French, Gentiane. - German, Enzian. - Italian, Genziana. - Spanish, Genciana. - Illyric, Vladislavka, Trava.
Coleridge has used, with happy observation, the effect produced by the heaven-like blue of the little gentian amidst the grander components of such Alpine scenery as he describes:-
"Ye ice falls! ye that from the mountain's brow,
Adown enormous ravines slope amain------
Torrents, methinks, that heard a mighty voice, And stopped at once amid their maddest plunge! Motionless torrents! silent cataracts! Who made you glorious as the gates of Heaven Beneath the keen full moon 1 who bade the sun Clothe you with rainbows? who with living flowers, Of loveliest blue, spread garlands at your feet? God! let the torrent, like a shout of nations, Answer! and let the ice-falls echo, d! God! sing ye meadow streams with gladsome voice! Ye pine-groves with your soft and soul-like sounds! - And they too, have a voice, yon piles of snow, And in their perilous fall shall thunder God!" and elsewhere; - "Ye living flowers that skirt eternal frost;" words which are, in the strictest sense, literally true. For in no part of the world does the bright blue gentian smile so brightly as on the verge of the snow-line in our frozen Arctic regions, or, in the chilly Terra del Fuego; where the mountain crest that slept, but yesterday, shrouded in its mantle of snow, feels to-day the glad influence of the gentler spring; where the same ray that dissolves the snow of winter calls into life a thousand blossoms, dwarfed indeed, and nestling closely to the earth in which they so lately rested, yet bright-eyed, and clear-coloured, beyond anything ever witnessed in more favoured climes.
There is an inexplicable charm in this "Spring of the northern land. It warms not there by slow degrees, With changeful pulse, and uncertain breeze; But sudden on the wondering sight Bursts forth the beam of living light, And instant verdure springs around, And magic flowers bedeck the ground."*
FIELD GENTIAN. Gentiana campestris.
London; Published by John Van Voorst. 1858.
And yet, with all the magic of its beauty few of us would exchange for it the less constant spring-tide of our own land;- .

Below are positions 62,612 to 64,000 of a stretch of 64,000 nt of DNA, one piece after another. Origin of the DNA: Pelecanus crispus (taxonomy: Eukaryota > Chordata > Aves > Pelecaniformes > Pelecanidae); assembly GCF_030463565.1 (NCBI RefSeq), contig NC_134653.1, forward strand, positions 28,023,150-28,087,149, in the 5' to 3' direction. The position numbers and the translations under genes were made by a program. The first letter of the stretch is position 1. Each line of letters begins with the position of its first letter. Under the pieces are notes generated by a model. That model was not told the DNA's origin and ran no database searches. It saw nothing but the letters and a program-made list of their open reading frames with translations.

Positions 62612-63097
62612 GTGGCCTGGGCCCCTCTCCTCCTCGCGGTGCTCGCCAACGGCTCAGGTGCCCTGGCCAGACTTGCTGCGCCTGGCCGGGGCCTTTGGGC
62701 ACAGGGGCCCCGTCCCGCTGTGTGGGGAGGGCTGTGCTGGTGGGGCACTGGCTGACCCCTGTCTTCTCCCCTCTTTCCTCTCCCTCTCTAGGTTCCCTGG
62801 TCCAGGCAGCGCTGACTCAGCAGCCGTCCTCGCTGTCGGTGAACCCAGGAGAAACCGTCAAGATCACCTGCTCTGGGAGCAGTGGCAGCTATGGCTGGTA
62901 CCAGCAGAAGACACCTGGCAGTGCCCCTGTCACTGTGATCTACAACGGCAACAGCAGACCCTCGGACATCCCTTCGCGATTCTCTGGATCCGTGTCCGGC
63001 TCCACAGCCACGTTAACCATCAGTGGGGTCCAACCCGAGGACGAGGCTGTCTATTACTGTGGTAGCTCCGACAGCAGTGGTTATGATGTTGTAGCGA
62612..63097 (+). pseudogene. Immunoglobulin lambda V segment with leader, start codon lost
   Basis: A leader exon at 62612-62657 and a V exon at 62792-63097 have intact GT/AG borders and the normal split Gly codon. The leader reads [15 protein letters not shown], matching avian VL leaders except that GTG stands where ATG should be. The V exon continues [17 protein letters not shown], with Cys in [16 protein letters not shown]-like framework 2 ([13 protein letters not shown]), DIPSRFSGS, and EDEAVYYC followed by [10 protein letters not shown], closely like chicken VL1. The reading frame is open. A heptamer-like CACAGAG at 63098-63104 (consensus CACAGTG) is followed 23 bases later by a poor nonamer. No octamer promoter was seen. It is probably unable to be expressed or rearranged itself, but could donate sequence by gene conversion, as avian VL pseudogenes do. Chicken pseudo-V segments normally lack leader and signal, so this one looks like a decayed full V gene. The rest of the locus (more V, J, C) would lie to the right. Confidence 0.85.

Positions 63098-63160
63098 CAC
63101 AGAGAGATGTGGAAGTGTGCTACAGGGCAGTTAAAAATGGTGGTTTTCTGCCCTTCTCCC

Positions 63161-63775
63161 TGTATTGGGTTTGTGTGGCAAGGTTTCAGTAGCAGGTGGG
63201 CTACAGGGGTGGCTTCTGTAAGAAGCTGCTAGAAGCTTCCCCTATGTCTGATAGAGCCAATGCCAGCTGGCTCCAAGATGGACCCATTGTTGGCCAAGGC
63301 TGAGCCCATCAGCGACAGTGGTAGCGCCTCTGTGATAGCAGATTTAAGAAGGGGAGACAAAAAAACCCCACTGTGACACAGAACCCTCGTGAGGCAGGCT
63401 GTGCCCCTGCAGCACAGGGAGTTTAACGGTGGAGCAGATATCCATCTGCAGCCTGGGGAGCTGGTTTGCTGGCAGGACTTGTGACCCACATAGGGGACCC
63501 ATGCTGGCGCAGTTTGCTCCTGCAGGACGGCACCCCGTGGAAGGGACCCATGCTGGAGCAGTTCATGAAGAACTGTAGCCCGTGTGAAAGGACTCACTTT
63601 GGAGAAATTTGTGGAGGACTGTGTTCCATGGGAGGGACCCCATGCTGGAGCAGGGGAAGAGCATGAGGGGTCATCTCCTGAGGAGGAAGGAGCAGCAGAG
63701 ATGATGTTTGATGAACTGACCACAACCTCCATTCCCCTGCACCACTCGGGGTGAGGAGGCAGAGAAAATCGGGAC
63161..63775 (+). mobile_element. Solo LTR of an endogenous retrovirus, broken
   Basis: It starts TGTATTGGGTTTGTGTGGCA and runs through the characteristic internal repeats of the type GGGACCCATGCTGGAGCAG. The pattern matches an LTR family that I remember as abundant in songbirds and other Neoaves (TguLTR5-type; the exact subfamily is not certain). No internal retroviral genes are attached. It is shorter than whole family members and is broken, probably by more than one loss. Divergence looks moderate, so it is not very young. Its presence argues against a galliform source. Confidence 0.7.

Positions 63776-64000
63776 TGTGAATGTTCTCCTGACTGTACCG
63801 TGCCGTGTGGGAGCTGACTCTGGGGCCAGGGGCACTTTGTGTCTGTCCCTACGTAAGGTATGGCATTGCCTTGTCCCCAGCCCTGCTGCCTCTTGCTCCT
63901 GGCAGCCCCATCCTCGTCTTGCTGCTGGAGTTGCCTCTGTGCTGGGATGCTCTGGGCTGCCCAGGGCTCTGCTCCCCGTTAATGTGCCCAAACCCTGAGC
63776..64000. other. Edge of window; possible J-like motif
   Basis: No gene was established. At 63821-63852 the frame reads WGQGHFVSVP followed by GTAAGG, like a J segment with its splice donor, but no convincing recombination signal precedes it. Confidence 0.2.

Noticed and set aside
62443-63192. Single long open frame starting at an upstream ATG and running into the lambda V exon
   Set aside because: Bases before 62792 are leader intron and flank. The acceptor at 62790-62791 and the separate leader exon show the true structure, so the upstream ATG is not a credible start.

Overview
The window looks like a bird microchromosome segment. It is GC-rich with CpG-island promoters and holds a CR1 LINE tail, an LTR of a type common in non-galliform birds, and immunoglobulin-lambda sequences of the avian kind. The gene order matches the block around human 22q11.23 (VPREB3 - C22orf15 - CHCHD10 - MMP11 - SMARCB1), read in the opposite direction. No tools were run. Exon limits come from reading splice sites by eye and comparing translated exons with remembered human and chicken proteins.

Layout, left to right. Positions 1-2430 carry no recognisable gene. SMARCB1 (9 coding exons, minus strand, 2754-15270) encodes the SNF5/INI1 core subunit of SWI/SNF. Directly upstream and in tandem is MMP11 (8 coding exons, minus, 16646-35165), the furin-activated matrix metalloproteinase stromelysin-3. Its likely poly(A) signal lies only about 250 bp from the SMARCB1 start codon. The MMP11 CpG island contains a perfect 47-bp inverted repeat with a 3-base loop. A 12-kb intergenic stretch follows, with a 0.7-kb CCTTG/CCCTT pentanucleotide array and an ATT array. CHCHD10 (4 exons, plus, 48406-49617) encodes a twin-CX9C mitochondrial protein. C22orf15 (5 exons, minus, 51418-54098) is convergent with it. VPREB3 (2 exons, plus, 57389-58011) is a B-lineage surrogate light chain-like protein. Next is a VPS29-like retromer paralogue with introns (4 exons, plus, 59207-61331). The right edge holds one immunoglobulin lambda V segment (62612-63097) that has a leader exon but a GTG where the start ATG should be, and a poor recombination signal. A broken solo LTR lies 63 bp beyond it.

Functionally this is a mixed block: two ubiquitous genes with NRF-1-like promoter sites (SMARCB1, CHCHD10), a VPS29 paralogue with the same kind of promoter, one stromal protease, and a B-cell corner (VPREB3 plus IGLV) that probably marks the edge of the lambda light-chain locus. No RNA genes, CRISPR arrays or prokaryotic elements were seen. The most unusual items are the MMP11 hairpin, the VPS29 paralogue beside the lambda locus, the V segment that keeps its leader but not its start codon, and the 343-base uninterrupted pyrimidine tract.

"Wie Feld und Au So blinkend im Thau! Wie Perlen-schwer Die Pflanzenumher! Wie durchs Gebusch Die Winde so frisch!
* W. Herbert, in "Hegla".
Wie laut im hellen Sonnenstrahl Die suissen Voglein allzumal;"* when the blossoms, and the tender green leaves come stealing so timidly forth, and the sunshine gladdens the heart, and fills it with that nameless feeling of care-free happiness which the Welsh language expresses by the single word, moeldesota, signifying "to be merry on account of the sunshine." It is then (to borrow a beautiful expression from the same language) that despite every material cause for depression, we feel gwynfydedig; that is, we feel the world is white to us; we are happy, we are in a state of beatitude, †sensible of the power of enjoyment - which finds food for itself in that calm appreciation of little things, which after all constitute so great a part of our earthly happiness. And who is there amongst us who would not rather be that governor of Pisa, who employed the guard of soldiers at his command to keep night-watch over the flower-covered jasmine which he considered his greatest treasure, than that haughty Guise whose dislike to the rose was as unconquerable as his human sympathies were nar-row.‡
The old English name of fel-wort evidently takes its name from the bitterness of the whole plant; though, with an etymological zeal strongly pervading our ideas, we might, perhaps, be tempted to derive it from fel, a hill;* so peculiarly is the gentian a mountain plant. But, in the words of the poet:-
† Thus we say gwyn eifyd, "happy is he," that is. "white is the world to him." ‡ See page 240.
" Why so far excursive, when at hand?"